Different Types of Crabs

Crabs are one of people’s favourite seafood. They are enjoyed in almost every country, and can be served in many different ways. A real crab enthusiast would know that the development of not all forms of edible crabs is similar. The scale, background, texture, and taste variations can have a significant effect on the overall dining experience. Therefore, it’s important to know what to anticipate before making an order. Obviously, not everybody has the same flavour, so each person’s choice of crab may differ depending on taste preferences and dining context.

This article will be explaining about the different types of crabs that can be cooked in order for you to enjoy the delightful seafood cuisine.

Snow Crabs

Snow crab takes its name from the bright white meat it creates when baked. While it can also be found in the Pacific Ocean, it is more usually imported from the east coast of the United States. Snow crabs usually travel from shallow to deep waters throughout their lifetime. They also have a unique way of self-protection. Using one of their legs which contains a small circular groove at the base, they snap off a leg in case a predator holds it or gets tangled up to the point where it’s unable to escape any other way. To them, this is not a concern because they will develop another leg from the spot where the last one was located. Snow crab meat, renowned for its long spindly legs, is usually more robust and somewhat less sweet than other crab types. Most crab lovers enjoy consuming Snow crab legs as their shells can be torn down quickly by hand without using claw cutters.

Dungeness Crabs

Weighing from about1.75 to 4 pounds, dungeness crabs are extremely large and they have a purplish-brown colour. They can be found in the waters from Alaska to Mexico’s Baja area, and are named after a town called Dungeness that was previously found in Washington State. In terms of harvesting the crab, legally, they are required to be a minimum of 6.25 inches in length, and the females aren’t allowed to be harvested – only the males. They have a sweet, juicy pink-colored flesh, and mainly go out during winter time. Dungeness crabs have rather sturdy shells and five different bodies. They are often caught by using hooks and chains, baited jars, netting, and sometimes by hand. Many Dungeness crabs live for around a decade, and it’s an incredibly common type of crab people like to eat because of their flavor.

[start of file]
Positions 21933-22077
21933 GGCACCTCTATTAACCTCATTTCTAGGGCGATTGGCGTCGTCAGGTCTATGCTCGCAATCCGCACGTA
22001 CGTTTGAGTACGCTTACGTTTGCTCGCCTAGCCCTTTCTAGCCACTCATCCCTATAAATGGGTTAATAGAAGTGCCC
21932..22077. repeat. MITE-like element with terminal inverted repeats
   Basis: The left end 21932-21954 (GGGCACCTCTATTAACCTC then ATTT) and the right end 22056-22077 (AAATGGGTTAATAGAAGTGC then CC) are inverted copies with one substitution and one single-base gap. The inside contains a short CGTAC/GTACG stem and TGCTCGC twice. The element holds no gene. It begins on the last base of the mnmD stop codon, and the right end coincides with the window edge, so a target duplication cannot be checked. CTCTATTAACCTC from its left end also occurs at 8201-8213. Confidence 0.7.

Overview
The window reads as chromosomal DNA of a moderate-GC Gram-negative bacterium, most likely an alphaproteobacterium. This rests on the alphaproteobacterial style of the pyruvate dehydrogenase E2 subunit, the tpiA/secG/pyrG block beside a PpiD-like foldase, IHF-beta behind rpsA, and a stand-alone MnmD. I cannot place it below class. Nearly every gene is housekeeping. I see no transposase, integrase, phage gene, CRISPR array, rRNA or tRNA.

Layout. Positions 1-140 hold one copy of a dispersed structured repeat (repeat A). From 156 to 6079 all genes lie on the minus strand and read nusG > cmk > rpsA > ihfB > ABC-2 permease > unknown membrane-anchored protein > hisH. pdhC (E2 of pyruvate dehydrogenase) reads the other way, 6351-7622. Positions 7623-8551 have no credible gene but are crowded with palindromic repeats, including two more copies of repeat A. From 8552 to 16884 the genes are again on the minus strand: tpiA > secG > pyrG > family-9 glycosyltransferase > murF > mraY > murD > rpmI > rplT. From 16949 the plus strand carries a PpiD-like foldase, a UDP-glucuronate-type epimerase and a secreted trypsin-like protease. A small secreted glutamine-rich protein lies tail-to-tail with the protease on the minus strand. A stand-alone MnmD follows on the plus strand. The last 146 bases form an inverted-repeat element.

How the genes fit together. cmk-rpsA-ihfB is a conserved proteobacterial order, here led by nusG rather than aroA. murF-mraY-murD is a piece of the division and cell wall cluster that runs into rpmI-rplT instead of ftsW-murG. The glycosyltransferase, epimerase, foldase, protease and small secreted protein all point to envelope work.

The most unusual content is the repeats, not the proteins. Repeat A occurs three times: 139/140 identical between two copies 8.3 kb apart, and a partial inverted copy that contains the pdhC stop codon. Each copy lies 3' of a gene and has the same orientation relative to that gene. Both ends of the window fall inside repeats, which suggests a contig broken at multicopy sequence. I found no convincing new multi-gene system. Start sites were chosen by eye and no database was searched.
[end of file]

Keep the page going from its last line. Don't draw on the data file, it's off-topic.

King Crabs

Also known as the Alaskan King, this type of crab can weigh up to 25 pounds and can grow until 10 feet in size. Although a King crab is very large, in reality, only about one-fourth of it is edible, which is most often the claws and the legs. As with most types of crabs, it is legal to catch only the male King crabs. The crab meat is snowy white in color and has a mild, yummy taste. The outer layer of the meat is bright red in color. Furthermore, the meat isn’t as tough as other crabs; therefore, it doesn’t tear apart easily.

Stone Crabs

Stone crabs have extremely large and hard claws that have a lot of meat inside. Just the claws themselves are consumed by stone crabs, and because crabs will rebuild their claws after eighteen months, fishermen sometimes cut a claw off and dump the crabs back into the sea, making them one claw short as the only means of protection. According to the law, people have to boil stone crabs for seven minutes, and must be frozen or placed on the ground after that. This is because stone crabs have to undergo an iodine taste that won’t be very pleasant if they’re not frozen. Chefs find out which claws have the most meat by floating the crabs in a tank of water. Less meaty crabs will rise to the top of the tank, and then be marketed as “light crabs.”

There are many other different types of crabs that are a well-known favorite cuisine such as Blue crabs, Soft Shell crabs, Horseshoe crabs, and Peekytoe crabs. They are one of the many seafood delights that people have known to love. Not only do people enjoy eating them, but they also contribute to the economy of fishermen and other people who work catching shellfish.